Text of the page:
No films from Nigeria, South Africa or the UK make the list – By Dapo Oshiyemi
We are now well into 2015 but how did black films do at the box office in 2014?
|Film 2014||Box Office|
|1. The Equalizer||$192m|
|2. Ride Along||$154m|
|3. Think Like a Man Too||$70m|
|4. No Good Deed||$54m|
|5. About Last Night||$49m|
|6. Get On Up||$32m|
|7. A Haunted House 2||$24m|
|9. Tyler Perry’s The Single Moms Club||$16m|
|10. Beyond the Lights||$15m|
As usual the list is completely dominated by African-American films and that’s deeply worrying. Tyler Perry has two films on the list as he continues to rule the black space, but seriously? Not one single film from Africa or the UK made it into the top ten? Are we saying to the whole world that black culture, experiences, lifestyle and history can only be told successfully on film through African-American eyes?
Where are the Nigerian and South Africa films? In fact the whole of Africa has an over-whelming abundance of riches in black history, culture and modern lifestyle, why are they not producing films of equivalent quality to the African Americans to reach global audiences?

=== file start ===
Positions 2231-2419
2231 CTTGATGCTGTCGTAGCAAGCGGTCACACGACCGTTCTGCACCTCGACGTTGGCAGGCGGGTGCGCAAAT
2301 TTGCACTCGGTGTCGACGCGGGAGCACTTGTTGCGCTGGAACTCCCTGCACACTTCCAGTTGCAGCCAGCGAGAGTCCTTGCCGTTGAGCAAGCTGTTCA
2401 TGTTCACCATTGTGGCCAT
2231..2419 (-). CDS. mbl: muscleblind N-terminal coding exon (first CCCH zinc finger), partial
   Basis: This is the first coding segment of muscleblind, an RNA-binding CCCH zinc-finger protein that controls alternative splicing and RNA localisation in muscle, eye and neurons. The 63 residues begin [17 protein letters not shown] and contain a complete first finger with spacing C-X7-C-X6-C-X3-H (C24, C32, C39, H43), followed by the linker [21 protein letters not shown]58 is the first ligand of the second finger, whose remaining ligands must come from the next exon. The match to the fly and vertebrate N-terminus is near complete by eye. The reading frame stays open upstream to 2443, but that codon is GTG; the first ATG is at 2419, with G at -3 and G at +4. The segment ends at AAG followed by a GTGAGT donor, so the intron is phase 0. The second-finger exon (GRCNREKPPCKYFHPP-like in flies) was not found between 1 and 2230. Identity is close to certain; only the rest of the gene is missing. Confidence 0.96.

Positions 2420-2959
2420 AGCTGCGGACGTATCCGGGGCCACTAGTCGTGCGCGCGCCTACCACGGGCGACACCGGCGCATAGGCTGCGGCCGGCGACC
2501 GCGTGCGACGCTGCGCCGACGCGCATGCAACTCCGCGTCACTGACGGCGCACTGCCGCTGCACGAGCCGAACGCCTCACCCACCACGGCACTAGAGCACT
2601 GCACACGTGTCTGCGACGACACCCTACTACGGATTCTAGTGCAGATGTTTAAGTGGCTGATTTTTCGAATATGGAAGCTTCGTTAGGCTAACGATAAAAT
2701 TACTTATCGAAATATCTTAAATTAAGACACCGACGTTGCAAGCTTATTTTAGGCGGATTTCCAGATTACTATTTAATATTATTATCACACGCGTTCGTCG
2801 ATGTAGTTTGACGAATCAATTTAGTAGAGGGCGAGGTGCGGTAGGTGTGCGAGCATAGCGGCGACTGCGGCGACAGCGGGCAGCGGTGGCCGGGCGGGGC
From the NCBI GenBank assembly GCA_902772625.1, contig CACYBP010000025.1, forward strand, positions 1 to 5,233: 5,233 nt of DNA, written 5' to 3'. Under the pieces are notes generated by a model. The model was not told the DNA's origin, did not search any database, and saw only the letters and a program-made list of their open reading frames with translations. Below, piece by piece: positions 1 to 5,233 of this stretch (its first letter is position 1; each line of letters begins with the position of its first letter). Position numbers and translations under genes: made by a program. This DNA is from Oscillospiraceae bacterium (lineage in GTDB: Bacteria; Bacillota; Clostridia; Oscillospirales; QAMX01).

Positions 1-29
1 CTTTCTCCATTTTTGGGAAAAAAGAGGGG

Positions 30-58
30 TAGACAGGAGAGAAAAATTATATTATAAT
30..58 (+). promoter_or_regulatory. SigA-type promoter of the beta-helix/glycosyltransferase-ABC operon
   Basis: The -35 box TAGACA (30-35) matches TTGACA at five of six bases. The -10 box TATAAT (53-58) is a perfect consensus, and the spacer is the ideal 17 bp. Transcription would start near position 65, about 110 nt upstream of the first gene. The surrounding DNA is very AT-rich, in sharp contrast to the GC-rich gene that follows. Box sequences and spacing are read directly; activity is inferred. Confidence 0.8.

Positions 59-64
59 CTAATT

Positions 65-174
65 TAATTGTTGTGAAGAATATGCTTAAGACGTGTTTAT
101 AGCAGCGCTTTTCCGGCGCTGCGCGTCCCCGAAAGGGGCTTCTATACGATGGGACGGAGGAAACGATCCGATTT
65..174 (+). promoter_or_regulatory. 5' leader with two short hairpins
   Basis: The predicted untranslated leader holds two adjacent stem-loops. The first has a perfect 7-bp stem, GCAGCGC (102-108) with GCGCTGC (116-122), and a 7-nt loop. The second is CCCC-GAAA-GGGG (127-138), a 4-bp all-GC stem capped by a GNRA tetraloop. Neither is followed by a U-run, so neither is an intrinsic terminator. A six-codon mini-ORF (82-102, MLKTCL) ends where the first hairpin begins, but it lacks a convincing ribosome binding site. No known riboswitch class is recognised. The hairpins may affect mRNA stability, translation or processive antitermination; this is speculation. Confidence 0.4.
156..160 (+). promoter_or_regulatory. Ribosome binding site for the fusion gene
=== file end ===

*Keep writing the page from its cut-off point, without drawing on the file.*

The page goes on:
It’s also equally baffling as to why no great black films ever come out of the UK. The Country has all the right characteristics, a large thriving black population with centuries of historical, political, economic and social ties within and outside the country, considerable know-how in front of and behind the camera that continues to supply the USA with talent and access, although limited to financial resources.
These are just some of the questions I keep asking myself and hopefully this article will kick start a healthy debate amongst people, black or white who want to develop great films for an estimated $12billion segment of the global film market which is still under served and under developed.